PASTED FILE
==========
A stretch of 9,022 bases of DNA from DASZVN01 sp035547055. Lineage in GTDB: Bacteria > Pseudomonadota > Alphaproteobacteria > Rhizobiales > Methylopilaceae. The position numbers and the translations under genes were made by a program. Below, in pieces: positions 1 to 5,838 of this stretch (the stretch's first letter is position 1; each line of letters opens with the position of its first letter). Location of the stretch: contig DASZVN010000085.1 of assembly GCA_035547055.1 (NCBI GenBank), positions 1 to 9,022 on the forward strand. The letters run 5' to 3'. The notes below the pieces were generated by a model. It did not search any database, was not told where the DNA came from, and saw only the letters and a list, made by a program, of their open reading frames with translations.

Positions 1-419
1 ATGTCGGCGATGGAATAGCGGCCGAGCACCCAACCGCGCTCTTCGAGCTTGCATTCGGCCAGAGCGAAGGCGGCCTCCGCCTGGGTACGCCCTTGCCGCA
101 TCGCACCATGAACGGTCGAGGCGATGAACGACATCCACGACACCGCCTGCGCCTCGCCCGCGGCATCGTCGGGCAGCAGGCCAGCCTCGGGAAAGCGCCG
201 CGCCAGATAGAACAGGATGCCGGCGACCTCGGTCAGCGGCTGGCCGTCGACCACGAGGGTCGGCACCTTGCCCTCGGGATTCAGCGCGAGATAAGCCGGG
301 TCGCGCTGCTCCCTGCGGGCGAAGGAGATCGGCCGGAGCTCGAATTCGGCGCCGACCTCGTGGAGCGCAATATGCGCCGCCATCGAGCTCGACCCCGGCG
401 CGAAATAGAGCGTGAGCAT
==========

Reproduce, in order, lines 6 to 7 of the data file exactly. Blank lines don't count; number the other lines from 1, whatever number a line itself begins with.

301 TCGCGCTGCTCCCTGCGGGCGAAGGAGATCGGCCGGAGCTCGAATTCGGCGCCGACCTCGTGGAGCGCAATATGCGCCGCCATCGAGCTCGACCCCGGCG
401 CGAAATAGAGCGTGAGCAT